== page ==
Banoffee Cheesecake
Banoffee Cheesecake

I tend to get slick looks and smirks whenever I tell someone that I’m an Anglophile. People just don’t see too many Black-Puerto Rican women who are willing to admit they pretend to be British ladies with castles in Downton Abbey, I guess.

As a homeschooling mom, I have the privilege of being able to tailor my lesson plans around all things British whenever we reach that point in our school year—like when we hit the Tudor dynasty. Although not as ancient as King Henry VIII (nor as scandalous), Banoffee Pie was a great way to introduce English desserts to my kiddos.


The classic banoffee (bananas, toffee, and cream) dessert has a shortbread type crust filled with banana and toffee sauce. A generous dollop of cream is spread atop it all, and it’s served like a pie.

However, being the rogue that I am, I’ve transformed it into a decadent cheesecake. I’m quite sure the infamous Henry would approve of my breaking with tradition: This version has a shortbread crust, which is filled with a banana cheesecake! Toffee sauce is ladled over the chilled cheesecake, and rosettes of whipped cream add a bit of flourish.

The toffee sauce I’m using is made from scratch, but if you’re pressed for time, you can use a pre-made butterscotch sauce, which is the closest thing to homemade toffee. Caramel sauce, or goat’s milk cajeta, would be great substitutes as well. Using homemade toffee sauce, though, will pay dividends in the final flavor.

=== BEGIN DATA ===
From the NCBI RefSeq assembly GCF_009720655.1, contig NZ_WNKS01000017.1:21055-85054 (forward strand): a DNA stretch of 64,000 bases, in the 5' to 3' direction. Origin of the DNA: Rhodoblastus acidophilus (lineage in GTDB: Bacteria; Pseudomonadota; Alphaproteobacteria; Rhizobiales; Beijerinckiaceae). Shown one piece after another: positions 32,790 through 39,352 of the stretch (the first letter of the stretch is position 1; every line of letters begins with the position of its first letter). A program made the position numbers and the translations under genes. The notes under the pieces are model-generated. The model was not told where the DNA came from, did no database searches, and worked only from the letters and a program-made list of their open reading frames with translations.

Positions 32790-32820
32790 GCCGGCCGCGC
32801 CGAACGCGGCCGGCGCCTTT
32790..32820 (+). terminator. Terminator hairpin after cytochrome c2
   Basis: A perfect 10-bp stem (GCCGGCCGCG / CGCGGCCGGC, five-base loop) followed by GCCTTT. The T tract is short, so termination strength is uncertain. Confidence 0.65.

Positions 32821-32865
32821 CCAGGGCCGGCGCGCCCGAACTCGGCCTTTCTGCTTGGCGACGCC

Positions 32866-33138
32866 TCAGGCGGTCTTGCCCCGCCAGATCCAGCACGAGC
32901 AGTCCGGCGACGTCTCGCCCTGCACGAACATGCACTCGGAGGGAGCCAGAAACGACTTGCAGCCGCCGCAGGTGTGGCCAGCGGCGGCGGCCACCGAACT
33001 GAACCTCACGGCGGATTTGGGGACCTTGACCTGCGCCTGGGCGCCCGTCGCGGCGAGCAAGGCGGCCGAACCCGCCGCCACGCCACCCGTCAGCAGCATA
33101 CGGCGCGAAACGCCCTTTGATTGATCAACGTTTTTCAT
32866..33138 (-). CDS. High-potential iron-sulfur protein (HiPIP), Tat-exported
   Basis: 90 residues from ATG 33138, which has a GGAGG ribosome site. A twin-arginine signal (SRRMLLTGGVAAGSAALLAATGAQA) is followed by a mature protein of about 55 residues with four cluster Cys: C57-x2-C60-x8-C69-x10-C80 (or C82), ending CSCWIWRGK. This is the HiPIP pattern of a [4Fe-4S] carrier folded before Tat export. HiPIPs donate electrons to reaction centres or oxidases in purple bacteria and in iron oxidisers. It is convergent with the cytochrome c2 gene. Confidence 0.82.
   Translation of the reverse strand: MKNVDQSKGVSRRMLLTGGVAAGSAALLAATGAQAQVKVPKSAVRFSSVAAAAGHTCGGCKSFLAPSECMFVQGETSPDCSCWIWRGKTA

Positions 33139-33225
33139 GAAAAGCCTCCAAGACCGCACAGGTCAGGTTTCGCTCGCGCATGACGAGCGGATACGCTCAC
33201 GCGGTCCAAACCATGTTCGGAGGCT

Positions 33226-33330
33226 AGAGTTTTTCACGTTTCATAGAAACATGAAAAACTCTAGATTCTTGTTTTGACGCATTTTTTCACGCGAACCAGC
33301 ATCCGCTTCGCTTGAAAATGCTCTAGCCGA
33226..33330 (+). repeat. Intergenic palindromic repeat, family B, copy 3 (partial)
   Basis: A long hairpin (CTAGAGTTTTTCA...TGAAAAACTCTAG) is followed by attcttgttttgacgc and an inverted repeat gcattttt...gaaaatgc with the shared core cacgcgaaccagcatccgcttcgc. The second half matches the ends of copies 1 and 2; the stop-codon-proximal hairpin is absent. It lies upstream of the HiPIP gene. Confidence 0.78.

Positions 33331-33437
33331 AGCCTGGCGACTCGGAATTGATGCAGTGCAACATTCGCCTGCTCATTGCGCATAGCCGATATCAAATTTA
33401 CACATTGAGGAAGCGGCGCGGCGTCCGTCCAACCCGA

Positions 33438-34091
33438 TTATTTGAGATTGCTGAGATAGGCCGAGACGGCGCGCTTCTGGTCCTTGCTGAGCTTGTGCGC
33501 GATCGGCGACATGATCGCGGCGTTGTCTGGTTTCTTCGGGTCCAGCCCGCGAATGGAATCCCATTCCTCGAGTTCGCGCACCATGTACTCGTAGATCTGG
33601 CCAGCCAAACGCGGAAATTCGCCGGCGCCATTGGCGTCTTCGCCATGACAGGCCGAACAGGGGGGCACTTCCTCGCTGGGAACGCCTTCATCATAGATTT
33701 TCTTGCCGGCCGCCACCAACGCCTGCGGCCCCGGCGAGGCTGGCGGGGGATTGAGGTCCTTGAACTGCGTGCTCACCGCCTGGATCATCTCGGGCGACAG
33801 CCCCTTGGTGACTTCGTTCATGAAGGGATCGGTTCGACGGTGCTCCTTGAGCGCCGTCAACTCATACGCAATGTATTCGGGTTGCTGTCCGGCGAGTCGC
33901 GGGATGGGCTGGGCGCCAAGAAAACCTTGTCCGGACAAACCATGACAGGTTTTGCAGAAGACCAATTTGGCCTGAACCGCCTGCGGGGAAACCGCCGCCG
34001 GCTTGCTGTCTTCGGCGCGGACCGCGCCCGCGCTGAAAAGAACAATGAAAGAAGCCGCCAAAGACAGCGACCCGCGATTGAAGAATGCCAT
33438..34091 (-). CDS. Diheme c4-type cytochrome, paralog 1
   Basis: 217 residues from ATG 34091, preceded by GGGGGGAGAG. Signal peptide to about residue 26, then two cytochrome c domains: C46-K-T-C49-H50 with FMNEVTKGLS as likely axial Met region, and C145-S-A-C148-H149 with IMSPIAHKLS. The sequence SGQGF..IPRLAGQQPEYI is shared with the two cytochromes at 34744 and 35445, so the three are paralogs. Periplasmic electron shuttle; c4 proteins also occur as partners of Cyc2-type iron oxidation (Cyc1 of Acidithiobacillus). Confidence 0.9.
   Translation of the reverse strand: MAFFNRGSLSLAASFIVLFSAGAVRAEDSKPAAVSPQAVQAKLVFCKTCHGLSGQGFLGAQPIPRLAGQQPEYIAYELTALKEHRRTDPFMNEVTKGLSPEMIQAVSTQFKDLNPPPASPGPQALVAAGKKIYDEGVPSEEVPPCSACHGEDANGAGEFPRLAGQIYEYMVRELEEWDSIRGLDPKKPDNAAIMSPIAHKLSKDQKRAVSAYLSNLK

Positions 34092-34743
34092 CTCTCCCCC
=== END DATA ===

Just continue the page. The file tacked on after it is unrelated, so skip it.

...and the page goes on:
As a native New Yorker, I pride myself on my ability to make an excellent cheesecake. The key to baking a perfect cheesecake is definitely patience.

  • Bake the cake in a water bath (or bain marie) to keep the cheesecake filling at a constant, even temperature, which lessens the chance that your cheesecake will crack.
  • Wrap your springform pan in layers of foil to eliminate any chance of water seeping into your cheesecake, and thus, ruining it. (Pay close attention when wrapping the foil around the spring locking handle. It’s notorious for puncturing the foil.)
  • Allow your cheesecake to cool slowly inside the oven so the top does not crack. Abrupt changes in temperature can cause faults in the surface of your cheesecake.


  1. Make the cheesecake at least 12 hours in advance, but 24 hours ahead is even better. A great cheesecake should be ice cold and firm enough to hold its shape when cut.
  2. Be sure to keep the cheesecake refrigerated—there are a lot of perishable components, after all. I’ve never had this cheesecake go uneaten for more than 48 hours, but the leftovers will keep for four days max in the refrigerator.
  3. Garnish your cheesecake just before serving to get that posh Brit look. My favorite way to decorate this particular cheesecake is with unsweetened dried banana chips that I find in the organic food section of my grocery store.


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  • Chocolate Chip Cheesecake Bars
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For the toffee sauce:

  • 3/4 cup heavy cream
  • 1/2 cup (1 stick) unsalted butter, sliced
  • 1/2 teaspoon kosher salt
  • 1 cup (197 g) packed light brown sugar
  • 3 tablespoons dark corn syrup
  • 1/2 teaspoon vanilla extract

For the banoffee cheesecake:

  • 2 (5-ounce) packages Walker’s shortbread cookies
  • 1 cup (200 g) granulated sugar, divided
  • 3 tablespoons melted unsalted butter
  • 4 (8-ounce) packages cream cheese, at room temperature
  • 1/2 teaspoon kosher salt
  • 4 large eggs
  • 3 ripe bananas, peeled and mashed
  • 1 teaspoon vanilla extract
  • 1 teaspoon banana extract
  • 1/3 cup cornstarch

To garnish:

  • Toffee sauce
  • Whipped cream
  • Dried banana chips


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